3. I rather enjoyed this book It is several short chapters, each easily read separately and out of order, about bugs Ms Hubbell s writing is both elegant, whimsical, entertaining and when it gets to the scientific stuffjust sciency enough and and yet not too technical to make the information easy and enjoyable to all Her own observations, tales, experiences and lovely prose in journal like entries are interspersed with her visits with entomologists and other bug lovers alike as well as quotes from [...]

    4. Wonderful book on the natural history of seven of the Orders of Class Insecta including Odonata Dragonflies , Diptera true Flies , Hymenoptera Bees , and Orthoptera Grasshoppers Engaging stories as in Pilgrim at Tinker Creek, but with the depth of science that I had wished was present in Rabid Wonderful writer I think I found my biologic John McPhee

    5. I don t love bugs Not in general, anyway I have an inordinate fondness for spiders, specifically and exclusively amongst the creepy crawly world Several of the 8 leggers are tattooed upon me and I often take the screen name arachnophile, though as Hubbell points out, this self description is inaccurate, or at least insufficient Arachnids include such vile, horrid little beasties as ticks in addition to the araneae, the true spiders As far as those blood sucking bastards are concerned, I m a conf [...]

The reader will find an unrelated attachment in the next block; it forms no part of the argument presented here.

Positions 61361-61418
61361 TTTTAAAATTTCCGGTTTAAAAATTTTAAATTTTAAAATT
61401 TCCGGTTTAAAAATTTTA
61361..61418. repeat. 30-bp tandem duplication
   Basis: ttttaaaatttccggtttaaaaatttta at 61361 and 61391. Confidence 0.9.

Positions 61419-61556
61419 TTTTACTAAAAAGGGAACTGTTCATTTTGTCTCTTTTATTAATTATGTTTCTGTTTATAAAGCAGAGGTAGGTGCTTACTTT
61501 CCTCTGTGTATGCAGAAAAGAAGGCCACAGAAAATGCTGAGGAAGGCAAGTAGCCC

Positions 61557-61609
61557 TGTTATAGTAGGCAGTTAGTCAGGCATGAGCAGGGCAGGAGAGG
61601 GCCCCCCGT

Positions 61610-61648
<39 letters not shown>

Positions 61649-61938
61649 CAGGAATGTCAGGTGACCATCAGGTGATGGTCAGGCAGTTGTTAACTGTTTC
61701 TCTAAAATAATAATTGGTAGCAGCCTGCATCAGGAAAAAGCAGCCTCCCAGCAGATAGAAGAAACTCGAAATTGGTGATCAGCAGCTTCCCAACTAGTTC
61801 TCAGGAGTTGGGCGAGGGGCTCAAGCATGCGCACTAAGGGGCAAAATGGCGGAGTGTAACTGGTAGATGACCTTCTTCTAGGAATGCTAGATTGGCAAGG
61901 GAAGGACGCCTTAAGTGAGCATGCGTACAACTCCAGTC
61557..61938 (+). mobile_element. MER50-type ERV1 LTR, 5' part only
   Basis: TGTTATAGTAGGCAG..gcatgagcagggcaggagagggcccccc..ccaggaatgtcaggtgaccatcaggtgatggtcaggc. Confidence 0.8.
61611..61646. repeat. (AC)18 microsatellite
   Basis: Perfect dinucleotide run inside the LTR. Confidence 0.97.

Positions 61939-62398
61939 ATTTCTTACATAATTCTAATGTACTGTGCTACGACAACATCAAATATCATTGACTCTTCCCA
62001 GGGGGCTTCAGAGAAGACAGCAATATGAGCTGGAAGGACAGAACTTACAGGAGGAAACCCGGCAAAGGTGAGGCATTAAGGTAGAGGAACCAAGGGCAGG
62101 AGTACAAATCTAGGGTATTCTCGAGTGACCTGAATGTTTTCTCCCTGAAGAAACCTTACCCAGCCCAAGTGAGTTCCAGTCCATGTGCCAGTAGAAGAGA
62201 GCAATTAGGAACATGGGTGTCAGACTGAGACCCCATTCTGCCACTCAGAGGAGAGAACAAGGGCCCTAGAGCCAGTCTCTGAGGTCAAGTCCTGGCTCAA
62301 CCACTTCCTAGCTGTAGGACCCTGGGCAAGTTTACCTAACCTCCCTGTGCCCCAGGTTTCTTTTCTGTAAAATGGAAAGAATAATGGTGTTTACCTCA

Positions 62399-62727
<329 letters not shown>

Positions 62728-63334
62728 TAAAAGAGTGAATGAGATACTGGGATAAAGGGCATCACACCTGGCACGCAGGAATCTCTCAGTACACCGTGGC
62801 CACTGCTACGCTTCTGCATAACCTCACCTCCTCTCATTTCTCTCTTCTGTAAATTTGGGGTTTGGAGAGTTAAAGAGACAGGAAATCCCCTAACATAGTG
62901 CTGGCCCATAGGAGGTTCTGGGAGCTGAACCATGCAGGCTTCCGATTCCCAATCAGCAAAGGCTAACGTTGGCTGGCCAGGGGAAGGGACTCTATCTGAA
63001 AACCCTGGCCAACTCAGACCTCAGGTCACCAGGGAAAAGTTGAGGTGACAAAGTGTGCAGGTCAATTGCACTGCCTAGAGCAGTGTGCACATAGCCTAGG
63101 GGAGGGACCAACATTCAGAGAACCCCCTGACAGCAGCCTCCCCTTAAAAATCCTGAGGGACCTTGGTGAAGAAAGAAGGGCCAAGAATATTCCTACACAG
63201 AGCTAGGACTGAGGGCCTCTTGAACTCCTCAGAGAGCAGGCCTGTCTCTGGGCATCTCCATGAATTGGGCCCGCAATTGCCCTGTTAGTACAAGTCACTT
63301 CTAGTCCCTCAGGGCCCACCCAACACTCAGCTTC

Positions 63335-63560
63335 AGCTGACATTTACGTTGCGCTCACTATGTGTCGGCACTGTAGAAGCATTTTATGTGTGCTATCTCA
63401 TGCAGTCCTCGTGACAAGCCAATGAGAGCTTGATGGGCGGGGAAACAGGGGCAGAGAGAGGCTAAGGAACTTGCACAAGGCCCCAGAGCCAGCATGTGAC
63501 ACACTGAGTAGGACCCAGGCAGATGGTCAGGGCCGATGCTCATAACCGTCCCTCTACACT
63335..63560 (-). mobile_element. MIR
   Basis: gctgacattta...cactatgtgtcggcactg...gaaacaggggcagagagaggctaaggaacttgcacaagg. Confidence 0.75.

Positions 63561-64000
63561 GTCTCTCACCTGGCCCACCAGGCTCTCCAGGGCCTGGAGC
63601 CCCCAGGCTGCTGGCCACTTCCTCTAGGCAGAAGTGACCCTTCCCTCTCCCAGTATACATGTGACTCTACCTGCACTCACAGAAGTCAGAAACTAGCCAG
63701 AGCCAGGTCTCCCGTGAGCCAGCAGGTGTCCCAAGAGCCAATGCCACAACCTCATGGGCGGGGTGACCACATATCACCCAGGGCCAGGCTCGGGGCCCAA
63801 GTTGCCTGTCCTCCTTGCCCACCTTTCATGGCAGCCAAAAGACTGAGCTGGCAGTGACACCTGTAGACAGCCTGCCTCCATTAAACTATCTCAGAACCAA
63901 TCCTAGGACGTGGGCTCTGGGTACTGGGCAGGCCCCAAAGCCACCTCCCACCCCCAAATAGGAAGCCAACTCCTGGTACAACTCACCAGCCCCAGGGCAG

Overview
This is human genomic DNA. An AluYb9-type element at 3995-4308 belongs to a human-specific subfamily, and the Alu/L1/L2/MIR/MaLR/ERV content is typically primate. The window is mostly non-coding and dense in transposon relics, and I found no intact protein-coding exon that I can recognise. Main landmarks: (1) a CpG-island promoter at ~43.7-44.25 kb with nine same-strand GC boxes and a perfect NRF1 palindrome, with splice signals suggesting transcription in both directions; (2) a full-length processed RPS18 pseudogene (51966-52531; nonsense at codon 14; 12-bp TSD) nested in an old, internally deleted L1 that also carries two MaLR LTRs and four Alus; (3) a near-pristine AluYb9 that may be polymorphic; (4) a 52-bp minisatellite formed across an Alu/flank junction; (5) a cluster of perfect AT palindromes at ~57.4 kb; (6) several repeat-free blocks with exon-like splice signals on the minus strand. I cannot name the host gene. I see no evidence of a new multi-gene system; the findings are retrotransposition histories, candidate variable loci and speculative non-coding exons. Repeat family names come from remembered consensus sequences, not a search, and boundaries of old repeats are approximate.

6. I learned a great deal from this book, and as someone with a casual interest in entomology, was thrilled by many of the gems I came across However, I had two reservations 1 very few of the orders were actually represented I would like to have seen a wider range of insect types 2 I have to admit that the book was a bit of a struggle to read It took me a really long time, as I wasn t enthusiastic about picking it up again after putting it down Hubbell has so many wonderful ways of describing the n [...]

    7. This book reminded me of how much I enjoyed summer biology classes One of my high school friends and I took bug collecting to creative and enthusiastic heights We fearlessly caught and studied all kinds of specimens, and collected bugs for our squeamish fellow students We found quicker, and we supposed humane, ways of dispatching bugs destined for Styrofoam boards I still find bugs very entertaining and genuinely interesting Sue Hubbell reminds me of my biology teacher in the good ways knowled [...]